Youth Conservation Crew is back working in our natural areas!
The summer Youth Conservation Crew (YCC) has started their summer work in our natural areas and parks! The No Ivy League and the Trails Crew will be working tirelessly removing English ivy and maintaining our trails. The Tree Crew maintains and cares for trees in Portland's developed parks, and the Teen Naturalist Team teaches young children about nature. The YCC crew members are 14-18 year olds who work 8 weeks during the summer gaining new job skills, restoration and trail maintenance skills, and learning about Portland Parks & Recreation’s natural areas and parks. If you see them working while you are out in our beautiful parks, please stop and say hi!
PP&R 2016 Eco-Blitz at Powell Butte was a huge success!
On May 21st Portland Parks & Recreation along with the Johnson Creek Watershed Council and the National Parks Department held an Eco-Blitz at Powell Butte Nature Park. This was an opportunity for community volunteers to participate in ecological surveys accompanied with a volunteer ID expert. There were surveys conducted on birds, butterflies, amphibians and mammals. There was over 130 volunteers that participated throughout the day. These volunteers were able to learn about species ID on their particular subjects and about all the bio-diversity at Powell Butte. Many teen mentoring groups came out to join in on the event including PP&R’s own GRUNT team, Project YESS, Oregon Zoo’s ZAP and BluePrint. During the amphibian surveys, an Oregon slender salamander was discovered. This is the first time this species, listed by ODFW as vulnerable, has been identified this far west in Oregon. The Powell Butte Eco-Blitz was a successful community science collaboration that helped increase the known ecological knowledge of the butte and provided educational opportunity for the community.
The 2015-2016 planting season was one for the books!
Thanks to all of our wonderful volunteers, PP&R's Stewardship Program had a very successful planting season. With a few planting events left this year, there is a total of 3,314 plants added to the Willamette River Watershed, 2,255 plants added to the Columbia Slough Watershed,10,457 plants added to the Johnson Creek Watershed, and 3,545 added on the west side. That gives us a total of 19,571 plants planted in Portland natural area parks by volunteers this season! We are so grateful to all our volunteers for your hardwork and dedication to keeping our parks healthy.
Thank you to everyone who came out to volunteer with us!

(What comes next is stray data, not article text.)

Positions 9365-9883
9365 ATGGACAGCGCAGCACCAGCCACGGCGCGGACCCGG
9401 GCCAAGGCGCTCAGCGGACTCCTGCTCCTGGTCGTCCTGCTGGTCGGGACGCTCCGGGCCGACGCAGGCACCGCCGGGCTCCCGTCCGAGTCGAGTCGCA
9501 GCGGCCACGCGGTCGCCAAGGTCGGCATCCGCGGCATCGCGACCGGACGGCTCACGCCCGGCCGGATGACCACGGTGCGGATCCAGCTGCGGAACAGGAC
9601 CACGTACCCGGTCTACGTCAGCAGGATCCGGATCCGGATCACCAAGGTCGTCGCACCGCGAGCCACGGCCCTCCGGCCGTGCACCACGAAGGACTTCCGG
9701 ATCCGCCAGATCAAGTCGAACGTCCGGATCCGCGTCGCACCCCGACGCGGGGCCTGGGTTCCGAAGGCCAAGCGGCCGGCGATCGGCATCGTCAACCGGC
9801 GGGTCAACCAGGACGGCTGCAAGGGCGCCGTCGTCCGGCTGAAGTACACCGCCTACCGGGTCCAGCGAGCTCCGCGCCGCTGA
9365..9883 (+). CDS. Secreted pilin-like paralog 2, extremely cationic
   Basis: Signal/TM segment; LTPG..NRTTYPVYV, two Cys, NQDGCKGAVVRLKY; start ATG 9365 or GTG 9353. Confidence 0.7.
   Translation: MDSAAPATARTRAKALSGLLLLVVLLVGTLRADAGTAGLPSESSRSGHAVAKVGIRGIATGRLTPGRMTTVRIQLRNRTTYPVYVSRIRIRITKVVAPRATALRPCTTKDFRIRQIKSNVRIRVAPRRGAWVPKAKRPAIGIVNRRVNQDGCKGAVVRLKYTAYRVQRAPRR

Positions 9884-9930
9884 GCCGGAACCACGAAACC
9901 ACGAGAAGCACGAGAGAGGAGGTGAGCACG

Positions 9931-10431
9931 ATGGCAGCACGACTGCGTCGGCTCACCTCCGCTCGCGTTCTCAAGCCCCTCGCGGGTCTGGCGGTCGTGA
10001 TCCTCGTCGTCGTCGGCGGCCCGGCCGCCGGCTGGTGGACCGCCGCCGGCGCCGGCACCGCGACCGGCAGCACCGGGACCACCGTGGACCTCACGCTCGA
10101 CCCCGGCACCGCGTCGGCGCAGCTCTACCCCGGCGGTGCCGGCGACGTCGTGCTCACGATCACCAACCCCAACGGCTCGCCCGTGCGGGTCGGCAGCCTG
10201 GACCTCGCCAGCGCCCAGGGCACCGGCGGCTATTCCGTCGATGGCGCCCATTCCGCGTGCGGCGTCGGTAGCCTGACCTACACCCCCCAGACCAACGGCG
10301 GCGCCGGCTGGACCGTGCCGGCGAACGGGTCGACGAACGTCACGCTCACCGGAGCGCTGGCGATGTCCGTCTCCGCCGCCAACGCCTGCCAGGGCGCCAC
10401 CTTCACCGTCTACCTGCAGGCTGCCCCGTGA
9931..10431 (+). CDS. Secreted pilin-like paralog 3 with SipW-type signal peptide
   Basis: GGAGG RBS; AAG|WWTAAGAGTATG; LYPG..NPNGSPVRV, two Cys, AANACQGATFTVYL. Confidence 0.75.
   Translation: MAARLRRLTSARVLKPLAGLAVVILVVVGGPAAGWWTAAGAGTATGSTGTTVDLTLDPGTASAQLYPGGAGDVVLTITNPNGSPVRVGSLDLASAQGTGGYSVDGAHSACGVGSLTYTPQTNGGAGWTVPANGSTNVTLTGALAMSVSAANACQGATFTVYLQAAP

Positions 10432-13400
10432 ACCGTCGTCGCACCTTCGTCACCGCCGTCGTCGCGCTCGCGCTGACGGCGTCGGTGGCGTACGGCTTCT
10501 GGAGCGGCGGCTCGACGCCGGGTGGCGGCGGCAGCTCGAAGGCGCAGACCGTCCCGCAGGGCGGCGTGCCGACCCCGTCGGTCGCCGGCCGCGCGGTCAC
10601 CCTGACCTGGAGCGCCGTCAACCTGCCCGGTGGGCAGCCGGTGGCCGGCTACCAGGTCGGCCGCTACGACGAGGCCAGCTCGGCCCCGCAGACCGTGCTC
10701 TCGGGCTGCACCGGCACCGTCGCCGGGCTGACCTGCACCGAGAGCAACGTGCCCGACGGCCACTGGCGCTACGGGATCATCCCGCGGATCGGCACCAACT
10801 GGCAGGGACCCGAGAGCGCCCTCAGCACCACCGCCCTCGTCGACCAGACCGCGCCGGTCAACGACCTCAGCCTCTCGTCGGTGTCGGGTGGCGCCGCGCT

Hooray for No Ivy Day 2015!
On October 24, PP&R’s Annual No Ivy Day was held at 20 different sites around the Greater Portland area. More than 300 volunteers participated in invasive plant removal. That translates to nearly 900 volunteer hours of labor to fight invasive species. 150 trees were cleared of ivy and more than 130,000 square feet (three acres), of ground ivy was removed. There were four separate celebration sites located throughout the city so many more of the volunteers were able to enjoy the free lunch and raffle after the work party. Director Mike Abbate worked alongside volunteers and spoke at the Springwater Corridor celebration site. Commissioner Amanda Fritz congratulated volunteers at the Marquam/Terwilliger Park celebration site. Thanks to our dedicated volunteers, partners and Friends groups, the day was a tremendous success.
No Ivy Day 2016 is right around the corner on October 29th! Check out the stewardship calendar for more information and for sign ups.
Oaks Bottom Tadpole Pond Project
By Laura Guderyahn
City Nature East recently completed a challenging project at Oaks Bottom / Tadpole Pond. Ecologist Laura Guderyahn helped develop and implement an innovative way for school groups to get closer to the Oaks Bottom pond without disturbing the habitat and the wildlife that live there. Tadpole Pond was created several years ago specifically as an education area for school and community groups to learn about water quality, wetland habitats, and the wildlife that live in them. However, with dozens of groups visiting the pond each year, the shoreline was getting trampled and the water was always muddy. To protect the pond and make the site more enjoyable for visitors, Parks Staff, staff flawlessly transported and placed 22 large boulders as a stone bridge across the pond, creating easy and safe access all the way across the wetland as well as along the shoreline. Now folks can keep their feet dry and the critters safe while learning about what makes this place special. Stop by Oaks Bottom and check it out!